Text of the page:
Jeff Suppan represents an interesting case study into the mind of a baseball fan. You see, there was a time when Suppan was a solidly below average starting pitcher, having compiled a 4.60 ERA through his first 12 seasons in the big leagues. And yet, the Red Sox, Diamondbacks Royals, Pirates and Cardinals continued to roll him out there: he started 30 games each year from 1999 to 2009, despite recording a sub-4.00 ERA just once.
Jeff Suppan was Capital-B Bad, generally. Except, of course, when he faced Milwaukee. Suppan carried a stellar 13-2 record (don't ever talk about pitcher wins except when they support your argument in which case go for it), a 3.20 ERA -- easily his best than against any other team -- and struck out more Brewers than he did any other team despite playing for them for four years.
And oh yes, you'll be hard pressed to find a Brewers fan anywhere who won't launch into an expletive-laced rant at the mere mention of Suppan's name. But they've fogotten about his total and complete dominance of the Brewers, despite his general inability to retire batters with any regularity otherwise. After becoming the highest paid pitcher in Milwaukee Brewers history at the time with a four year, $44 million contract in 2007, Suppan was a massive disappointment, putting up a 4.92 ERA in his first season with the Brewers and getting worse every year, a run that ended with him being released in June of 2010 with a 8.42 ERA.
Perhaps most galling of all, Suppan caught back on with the Cardinals after being released by Milwaukee and put together what would have been the best season of his career stretched out over a full year, putting up a 3.84 ERA in 15 appearances and 13 starts. So while Suppan may be one of the worst Brewer Killer pitchers in recent memory, there are just so, so many other reasons to hate him.
Career vs. Milwaukee: 16-6, 2.65 ERA, 1.19 WHIP, 10 SV, 186 K, 200.1 IP
Oh my GOOOOOOD I hate Ryan Dempster. Part of that is, of course, his general dominance of the Brewers: his ERA against Milwaukee is a almost two full runs better than his career average (4.35 in 16 seasons), and he collected five more wins against Milwaukee than against any other team (pitcher wins are a Bad stat to use when evaluating a pitcher's true worth, but they're perfect for this exercise, which measures which pitchers were the most annoyingly successful). Honestly though, that all pales in comparison to the true reason to detest Dempster:
Oh my god WHY!? Just pitch don't be dancing around with your glove. Get bent Ryan Dempster.
Career vs. Milwaukee: 11-2, 2.98 ERA, 1.14 WHIP, 96 K, 102.2 IP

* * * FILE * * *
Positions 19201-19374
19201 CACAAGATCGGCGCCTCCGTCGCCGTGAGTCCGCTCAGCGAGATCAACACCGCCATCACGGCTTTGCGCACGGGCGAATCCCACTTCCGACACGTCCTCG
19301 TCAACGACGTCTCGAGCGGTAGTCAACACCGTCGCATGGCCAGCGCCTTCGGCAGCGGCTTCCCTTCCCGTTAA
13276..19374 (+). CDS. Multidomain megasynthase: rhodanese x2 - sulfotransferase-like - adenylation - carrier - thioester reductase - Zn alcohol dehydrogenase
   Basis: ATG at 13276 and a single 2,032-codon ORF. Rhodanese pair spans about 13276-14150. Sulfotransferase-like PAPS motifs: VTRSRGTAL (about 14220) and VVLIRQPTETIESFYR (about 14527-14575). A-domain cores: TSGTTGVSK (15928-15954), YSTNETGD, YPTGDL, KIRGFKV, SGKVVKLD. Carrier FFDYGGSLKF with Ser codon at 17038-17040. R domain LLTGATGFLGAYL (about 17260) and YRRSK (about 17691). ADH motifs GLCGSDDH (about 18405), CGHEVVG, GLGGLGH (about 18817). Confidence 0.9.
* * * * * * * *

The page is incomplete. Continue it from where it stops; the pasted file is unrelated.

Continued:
Miller spent most of his career with the Astros at the beginning of the century. He had a two year run in 2001-02 when he was a serviceable mid-rotation starter, but outside that he was mostly okay to terrible: he finished his career with a 4.10 ERA and 1.35 WHIP. Against the Brewers, however, he shoved over and over again; despite a career K/9 of just 7.5, Miller recorded double digit strikeouts four times against the Brewers, including a three-hit complete game in 2001 when he struck out 12 men. He struck out at least 10 men only three other times in his nine year career.
Career vs. Milwaukee: 12-6, 3.03 ERA, 1.15 WHIP, 104 K, 148.2 IP
Woody Williams spent the first six years of his career in Toronto, where he started his dominance over Milwaukee. When the Brewers popped over to the National League, Williams followed them, signing the the Padres, where he continued to harass them. Deciding finally that it wasn't enough to simply be in the same league, Williams pushed for a trade to St. Louis, where he did the worst of his damage to the Brewers. Williams pitched against Milwaukee more often than against any other team, winning at a 67% clip with an ERA more than a run lower than his career average (4.19).
Career vs. Miwaukee: 16-10, 3.54 ERA, 1.23 WHIP, 148 K, 203.1 IP
Arroyo, who is apparently nicknamed "Saturn Nuts" (nope, not goggling that, nice try Baseball Reference), has maintained a regular streak of uncharacteristic competence against Milwaukee. Of his 30 starts, he allowed two runs or less in 17 of the, and was only really tagged once in a nine-run, one inning start in 2009 that I specifically remember and thoroughly enjoyed. Excepting that game, his ERA against Milwaukee is an even nastier 3.15, and more than a full run less than his 4.19 career mark.